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Ithaca joins list of cities protesting election results


The results of the November 8 election for the next President of the United States of America left thousands of people reeling in disappointment. However, it didn’t take long for activists and community members to take action. Protests sprang up across the country, in major cities such as New York City, Portland, Philadelphia, Miami, Los Angeles, and more.These protests were in part due to the election of Donald J. Trump, but also due to the outbreaks of hate crimes that have been reported after Trump’s victory. Many have argued that his rhetoric and remarks against women, Muslims, immigrants, people with disabilities and more have been very offensive and encouraged those who feel similarly to act out and incite fear and violence. Events like this seem to add to the passion of demonstrators across the country as they call for peace and acceptance. The phrase “Love Trumps Hate” has been widely used. Regardless of the political party in power, many marginalized groups have felt this way for decades, and worry about equitable treatment, access to healthcare, safety and more on a daily basis. Now people are banding together as they have for years in an attempt to have these marginalized voices heard.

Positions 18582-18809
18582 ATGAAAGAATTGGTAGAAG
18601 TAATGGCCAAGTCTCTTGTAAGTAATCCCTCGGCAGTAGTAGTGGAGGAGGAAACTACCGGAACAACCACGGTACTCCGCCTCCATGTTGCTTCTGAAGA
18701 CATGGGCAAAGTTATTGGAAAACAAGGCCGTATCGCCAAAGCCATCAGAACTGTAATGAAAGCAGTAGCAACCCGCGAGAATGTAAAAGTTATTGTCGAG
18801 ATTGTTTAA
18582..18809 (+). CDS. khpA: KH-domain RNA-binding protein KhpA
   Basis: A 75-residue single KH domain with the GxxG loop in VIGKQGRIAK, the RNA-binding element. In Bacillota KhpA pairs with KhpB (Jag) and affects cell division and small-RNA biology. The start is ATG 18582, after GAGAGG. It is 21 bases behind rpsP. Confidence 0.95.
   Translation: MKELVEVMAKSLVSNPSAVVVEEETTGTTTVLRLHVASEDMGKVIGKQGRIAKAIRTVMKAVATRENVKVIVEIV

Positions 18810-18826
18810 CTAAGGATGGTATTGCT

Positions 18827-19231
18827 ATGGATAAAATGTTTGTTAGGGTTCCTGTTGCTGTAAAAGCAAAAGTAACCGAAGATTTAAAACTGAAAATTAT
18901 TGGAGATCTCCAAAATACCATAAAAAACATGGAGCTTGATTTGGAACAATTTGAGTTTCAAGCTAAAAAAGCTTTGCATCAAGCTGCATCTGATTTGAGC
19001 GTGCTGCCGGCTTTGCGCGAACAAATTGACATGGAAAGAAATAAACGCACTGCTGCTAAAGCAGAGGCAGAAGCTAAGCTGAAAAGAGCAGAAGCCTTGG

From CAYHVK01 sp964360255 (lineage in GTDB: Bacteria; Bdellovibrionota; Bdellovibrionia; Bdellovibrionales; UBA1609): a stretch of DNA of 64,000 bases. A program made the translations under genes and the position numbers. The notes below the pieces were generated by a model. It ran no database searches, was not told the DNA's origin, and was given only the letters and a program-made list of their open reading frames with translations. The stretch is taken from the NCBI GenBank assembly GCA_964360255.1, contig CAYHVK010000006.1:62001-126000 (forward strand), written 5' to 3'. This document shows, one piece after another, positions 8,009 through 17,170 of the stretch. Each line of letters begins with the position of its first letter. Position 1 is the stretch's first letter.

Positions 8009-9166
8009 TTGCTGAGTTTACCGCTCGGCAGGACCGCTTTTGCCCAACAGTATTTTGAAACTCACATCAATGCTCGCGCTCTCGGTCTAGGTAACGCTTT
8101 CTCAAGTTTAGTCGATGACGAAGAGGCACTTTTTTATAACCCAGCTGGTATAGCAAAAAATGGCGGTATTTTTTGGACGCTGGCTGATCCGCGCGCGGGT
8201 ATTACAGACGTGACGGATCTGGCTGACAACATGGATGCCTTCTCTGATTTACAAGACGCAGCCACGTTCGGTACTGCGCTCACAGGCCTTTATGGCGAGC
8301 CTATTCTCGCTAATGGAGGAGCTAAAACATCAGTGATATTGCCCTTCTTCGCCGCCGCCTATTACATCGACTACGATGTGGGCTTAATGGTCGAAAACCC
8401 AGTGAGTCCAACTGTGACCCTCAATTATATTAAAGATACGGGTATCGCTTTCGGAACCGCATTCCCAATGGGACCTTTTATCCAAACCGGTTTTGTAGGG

Students make signs in the downstairs lobby of Emerson Hall at Ithaca College as they prepare to march downtown to fight intolerance and the silencing of marginalized communities. Photo by Ramya Vijayagopal